Should the government totally ban the discussion of extremist views at university or allow it with the necessary controls and monitoring? Government ministers are now debating over the matter following the claims made that the Islamic State extremist known as ‘Jihadi John,’ real name Mohammed Emwazi, was radicalised in Westminster University in London where he was educated. Whatever their positions and proposals on the issue, their main objective is to properly address the issue and prevent its negative effects.
Responses gathered in “Prevent duty guidance: a consultation” which ran from December 2014 to 30 January 2015 are now being studied by government ministers. Respondents to the consultation include, among many, schools, further and higher education institutions. An advisory note will be given to universities as part of a law requiring them to install strategies to fight radicalisation on campus. The news about Jihadi John did not start the issue though; there has been a call to be stricter a few years back.
Ministers Debate Over Debate
Coalition government ministers are divided on the issue of limiting free speech and debate on university campuses, especially relating to extremist views. The Tories are calling for a total ban of extremist speakers because of their potential to influence students to cause harm to the society with the effects of their ideologies. On the other hand, the stand of Liberal Democrats is that extremist views should be dealt with by facing them in well moderated debate on campus.
The Conservatives say that what needs to be banned is the preaching of killing people. They point out that free speech should continue and should be with rules which must be proper, decent and tough. Home secretary Theresa May says that they do not intend to sensor speech and debate; rather, what they are targeting is stopping radicalisation on campus.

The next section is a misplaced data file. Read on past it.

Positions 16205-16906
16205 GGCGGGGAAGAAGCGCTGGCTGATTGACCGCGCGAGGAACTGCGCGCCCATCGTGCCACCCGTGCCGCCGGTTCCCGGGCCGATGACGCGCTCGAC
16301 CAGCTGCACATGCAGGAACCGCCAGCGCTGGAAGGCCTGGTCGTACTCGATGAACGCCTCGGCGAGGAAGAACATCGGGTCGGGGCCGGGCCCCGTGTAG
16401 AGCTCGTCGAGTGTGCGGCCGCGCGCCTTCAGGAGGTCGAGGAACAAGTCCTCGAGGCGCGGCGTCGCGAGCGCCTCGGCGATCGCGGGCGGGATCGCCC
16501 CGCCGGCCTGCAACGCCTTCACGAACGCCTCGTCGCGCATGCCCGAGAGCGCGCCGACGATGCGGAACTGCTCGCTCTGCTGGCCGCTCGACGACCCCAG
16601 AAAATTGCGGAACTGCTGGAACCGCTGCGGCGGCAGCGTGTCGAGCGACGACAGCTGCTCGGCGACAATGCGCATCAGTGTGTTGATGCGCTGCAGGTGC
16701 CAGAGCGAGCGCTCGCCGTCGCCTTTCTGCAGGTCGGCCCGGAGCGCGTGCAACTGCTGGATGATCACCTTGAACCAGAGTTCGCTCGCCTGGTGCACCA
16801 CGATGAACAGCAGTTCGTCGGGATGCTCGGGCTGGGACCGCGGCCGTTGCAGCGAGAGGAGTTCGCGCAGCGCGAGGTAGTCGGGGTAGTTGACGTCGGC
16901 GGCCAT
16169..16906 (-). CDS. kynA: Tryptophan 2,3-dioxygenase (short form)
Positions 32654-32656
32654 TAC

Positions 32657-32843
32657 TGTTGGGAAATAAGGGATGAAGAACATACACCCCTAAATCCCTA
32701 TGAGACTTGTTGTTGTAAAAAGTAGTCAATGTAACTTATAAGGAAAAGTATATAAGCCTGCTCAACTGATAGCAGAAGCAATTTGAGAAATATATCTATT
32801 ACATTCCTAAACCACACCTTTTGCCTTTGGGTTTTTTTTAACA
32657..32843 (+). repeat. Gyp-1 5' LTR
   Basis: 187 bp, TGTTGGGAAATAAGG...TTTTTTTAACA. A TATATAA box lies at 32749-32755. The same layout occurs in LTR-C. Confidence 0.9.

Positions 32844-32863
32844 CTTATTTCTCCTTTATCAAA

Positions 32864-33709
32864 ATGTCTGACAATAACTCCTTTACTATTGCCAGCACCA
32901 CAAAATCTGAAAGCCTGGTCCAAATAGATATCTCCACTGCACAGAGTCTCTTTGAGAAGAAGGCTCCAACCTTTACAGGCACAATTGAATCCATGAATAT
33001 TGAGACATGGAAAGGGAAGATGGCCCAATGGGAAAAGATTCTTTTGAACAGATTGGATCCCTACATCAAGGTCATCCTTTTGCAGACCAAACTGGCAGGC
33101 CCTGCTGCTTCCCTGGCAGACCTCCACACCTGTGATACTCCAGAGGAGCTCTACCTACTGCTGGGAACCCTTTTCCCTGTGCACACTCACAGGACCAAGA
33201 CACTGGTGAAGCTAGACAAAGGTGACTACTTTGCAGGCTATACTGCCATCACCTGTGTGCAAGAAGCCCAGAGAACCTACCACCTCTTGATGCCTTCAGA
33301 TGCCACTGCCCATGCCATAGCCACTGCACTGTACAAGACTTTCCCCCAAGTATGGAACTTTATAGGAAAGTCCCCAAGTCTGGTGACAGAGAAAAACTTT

For Liberal Democrats it is a matter of universities properly exercising their discretion and judgement with regards to the issue of speech and debate. They stress that academic institutions should take the responsibility of screening speakers and deciding whom to totally ban and whom to allow to speak in a debate where his argument should be challenged.
According to one Liberal Democrat, it is better to deal with potentially harmful extremist views in the university where the young people who can hear them will be better guided rather than ban them. The Lib Dem source points out that such extremist views will find other forums outside the campus and can still reach students and be a potentially negative influence to their impressionable minds.
No Platform Policy
Presently, universities are on a No Platform policy created by the National Union of Students. Under the policy, banned from speaking at any university function are “individuals or members of organisations or groups identified by the Democratic Procedures Committee as holding racist or fascist views.” Included in the ban are Hizb-ut-Tharir, the English Defence League and the British National Party. With stronger guidelines being considered by the government derived from findings in Prevent duty guidance: a consultation and other references, more organisations are expected to be banned.
Further, however, anti-extremism group Students Rights is concerned with some weaknesses on the current policies. Founder Rupert Sutton notes such loop holes as inconsistency as not all student unions are adapting it and circumvention by using different names for groups or speakers or not properly identifying a speaker or their organisation. He adds that universities should also not limit to focusing on the issue of terrorism and look into other issues in the freedom of speech, debate and justice such as all forms of violence like for example against homosexuals or women.